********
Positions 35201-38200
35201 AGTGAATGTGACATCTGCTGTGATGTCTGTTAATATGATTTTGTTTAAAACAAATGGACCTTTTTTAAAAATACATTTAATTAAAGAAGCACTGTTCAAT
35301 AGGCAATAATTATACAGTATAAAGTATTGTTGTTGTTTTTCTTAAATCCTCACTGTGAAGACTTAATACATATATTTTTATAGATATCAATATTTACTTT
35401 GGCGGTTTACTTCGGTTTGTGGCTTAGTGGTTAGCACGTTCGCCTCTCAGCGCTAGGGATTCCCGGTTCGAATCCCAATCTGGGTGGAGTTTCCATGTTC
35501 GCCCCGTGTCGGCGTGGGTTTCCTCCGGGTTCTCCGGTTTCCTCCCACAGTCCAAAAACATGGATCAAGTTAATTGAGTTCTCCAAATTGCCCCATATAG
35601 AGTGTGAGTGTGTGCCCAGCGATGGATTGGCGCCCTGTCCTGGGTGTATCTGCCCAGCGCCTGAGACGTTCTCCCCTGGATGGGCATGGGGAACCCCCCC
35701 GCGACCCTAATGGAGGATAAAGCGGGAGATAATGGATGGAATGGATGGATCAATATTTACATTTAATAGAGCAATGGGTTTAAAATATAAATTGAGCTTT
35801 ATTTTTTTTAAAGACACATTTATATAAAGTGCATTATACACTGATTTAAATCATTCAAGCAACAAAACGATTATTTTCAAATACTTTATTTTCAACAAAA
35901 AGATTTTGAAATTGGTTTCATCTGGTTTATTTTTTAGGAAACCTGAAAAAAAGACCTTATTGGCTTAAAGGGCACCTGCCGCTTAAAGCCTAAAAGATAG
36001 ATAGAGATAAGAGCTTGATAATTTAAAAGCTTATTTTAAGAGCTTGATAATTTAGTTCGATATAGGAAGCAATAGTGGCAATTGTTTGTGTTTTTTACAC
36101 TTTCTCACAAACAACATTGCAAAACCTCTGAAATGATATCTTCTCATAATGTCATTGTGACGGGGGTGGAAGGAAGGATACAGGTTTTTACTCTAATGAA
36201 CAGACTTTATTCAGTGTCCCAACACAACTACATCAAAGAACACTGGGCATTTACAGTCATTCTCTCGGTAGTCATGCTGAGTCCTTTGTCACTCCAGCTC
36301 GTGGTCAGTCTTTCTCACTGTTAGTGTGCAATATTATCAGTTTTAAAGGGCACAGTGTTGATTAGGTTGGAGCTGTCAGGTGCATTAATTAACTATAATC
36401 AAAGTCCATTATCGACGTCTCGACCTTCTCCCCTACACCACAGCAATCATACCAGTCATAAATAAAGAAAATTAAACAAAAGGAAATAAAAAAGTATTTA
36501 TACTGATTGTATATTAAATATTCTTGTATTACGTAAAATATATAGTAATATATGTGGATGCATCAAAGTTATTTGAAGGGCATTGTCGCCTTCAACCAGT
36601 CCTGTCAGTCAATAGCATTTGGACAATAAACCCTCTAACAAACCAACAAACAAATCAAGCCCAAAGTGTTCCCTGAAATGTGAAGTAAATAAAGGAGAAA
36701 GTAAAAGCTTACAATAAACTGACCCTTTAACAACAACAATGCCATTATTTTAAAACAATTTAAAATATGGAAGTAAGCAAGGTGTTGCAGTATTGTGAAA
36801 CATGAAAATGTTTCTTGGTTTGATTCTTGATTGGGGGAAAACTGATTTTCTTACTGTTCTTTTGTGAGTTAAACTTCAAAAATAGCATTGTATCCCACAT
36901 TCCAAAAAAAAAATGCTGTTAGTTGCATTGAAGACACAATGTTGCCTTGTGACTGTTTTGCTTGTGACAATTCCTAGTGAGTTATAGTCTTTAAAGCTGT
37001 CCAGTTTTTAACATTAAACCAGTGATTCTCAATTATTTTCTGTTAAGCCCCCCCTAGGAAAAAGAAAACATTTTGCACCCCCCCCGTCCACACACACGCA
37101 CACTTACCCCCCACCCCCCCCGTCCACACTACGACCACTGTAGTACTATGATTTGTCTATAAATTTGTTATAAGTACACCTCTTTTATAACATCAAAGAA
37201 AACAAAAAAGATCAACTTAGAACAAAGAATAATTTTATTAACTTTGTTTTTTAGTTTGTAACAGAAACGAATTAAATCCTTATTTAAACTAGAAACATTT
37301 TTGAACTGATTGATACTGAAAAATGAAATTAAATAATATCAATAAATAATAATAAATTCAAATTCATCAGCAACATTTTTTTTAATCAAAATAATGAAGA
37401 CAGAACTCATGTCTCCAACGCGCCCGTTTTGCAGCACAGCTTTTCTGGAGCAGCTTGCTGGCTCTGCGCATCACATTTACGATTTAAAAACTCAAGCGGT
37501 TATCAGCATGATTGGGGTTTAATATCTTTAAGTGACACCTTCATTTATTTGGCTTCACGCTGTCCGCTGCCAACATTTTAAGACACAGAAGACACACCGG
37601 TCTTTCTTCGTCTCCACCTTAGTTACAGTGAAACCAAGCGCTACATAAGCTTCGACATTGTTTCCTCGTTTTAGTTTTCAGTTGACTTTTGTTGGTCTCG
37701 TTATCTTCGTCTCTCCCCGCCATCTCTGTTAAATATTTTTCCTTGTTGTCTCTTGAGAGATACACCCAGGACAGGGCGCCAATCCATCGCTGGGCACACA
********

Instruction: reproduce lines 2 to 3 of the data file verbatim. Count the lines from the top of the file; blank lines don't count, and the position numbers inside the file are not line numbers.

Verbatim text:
35201 AGTGAATGTGACATCTGCTGTGATGTCTGTTAATATGATTTTGTTTAAAACAAATGGACCTTTTTTAAAAATACATTTAATTAAAGAAGCACTGTTCAAT
35301 AGGCAATAATTATACAGTATAAAGTATTGTTGTTGTTTTTCTTAAATCCTCACTGTGAAGACTTAATACATATATTTTTATAGATATCAATATTTACTTT